KATE YORK (EP) Kate York
You don't see the adjectives "catchy" and "haunting" used together very often, but the oxymoron suits Kate York's self-titled EP to a tee. Her songs have a seductive pop sensibility that doesn't degenerate into cliche, thanks in part to a gentle and spooky presence infusing the CD. Her hypnotic voice--sweet, but with a nice husky quality--conjures up not love exactly, but the ghost of love. A good measure of the credit for the atmosphere goes to producer Neilson Hubbard whose unfailing instinct for texture adds an eerie emotional tenor to York's love songs. Guitars, loops and synths float behind and around the melodies like a subtle fog, not obscuring, ever moody and evocative.
York and Hubbard enlisted some of Nashville's best to play and sing on the EP, including the likes of Mack Starks, Brian Bequette, Jeff Patterson, Mindy Smith, and John Deaderick, among others. Some members of this particular cadre, including producer Hubbard, are creating an increasingly recognizable sound within Nashville's growing alt scene--a sound at once dark and accessible, edgy and eerie.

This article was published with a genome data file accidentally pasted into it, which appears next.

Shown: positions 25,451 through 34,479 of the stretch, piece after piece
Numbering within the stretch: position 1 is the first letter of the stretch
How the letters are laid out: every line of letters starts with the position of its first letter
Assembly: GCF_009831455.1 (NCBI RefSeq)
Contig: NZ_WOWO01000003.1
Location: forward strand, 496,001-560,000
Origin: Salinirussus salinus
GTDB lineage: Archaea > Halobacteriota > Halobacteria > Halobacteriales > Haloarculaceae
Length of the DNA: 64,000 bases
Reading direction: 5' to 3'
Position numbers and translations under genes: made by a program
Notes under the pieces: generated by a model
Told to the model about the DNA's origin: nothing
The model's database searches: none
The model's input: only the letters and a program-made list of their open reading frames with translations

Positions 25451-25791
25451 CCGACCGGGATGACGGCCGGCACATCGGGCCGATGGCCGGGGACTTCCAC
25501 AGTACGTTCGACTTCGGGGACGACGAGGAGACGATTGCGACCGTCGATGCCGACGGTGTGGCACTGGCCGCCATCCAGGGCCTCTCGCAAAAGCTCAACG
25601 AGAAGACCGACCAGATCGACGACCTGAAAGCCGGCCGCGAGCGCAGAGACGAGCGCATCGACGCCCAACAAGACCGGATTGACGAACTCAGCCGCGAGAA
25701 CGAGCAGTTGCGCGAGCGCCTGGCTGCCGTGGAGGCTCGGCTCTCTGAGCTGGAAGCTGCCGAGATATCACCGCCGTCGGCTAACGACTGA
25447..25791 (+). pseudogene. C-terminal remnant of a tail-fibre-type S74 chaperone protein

The writing is simple and pure and allows plenty of room for the songs' emotions to move and stretch. Standouts among the four original songs on the EP are two York co-wrote with Nashville songwriter Carter Wood. "Wished For Song" is a hummable and wistful gem, while "Stay With Me" is a breath-catching relationship vignette:
here with you
Good EPs are by their nature too short (bad ones are never short enough), so it's nice to know that there's a full-length CD in Kate York's hopefully near future. Hers is a voice to listen for and, while you're waiting for the full deal, think of her EP as an appetizer: a small, tasty bite designed to whet our listening appetites for a satisfying main course. Judith Edelman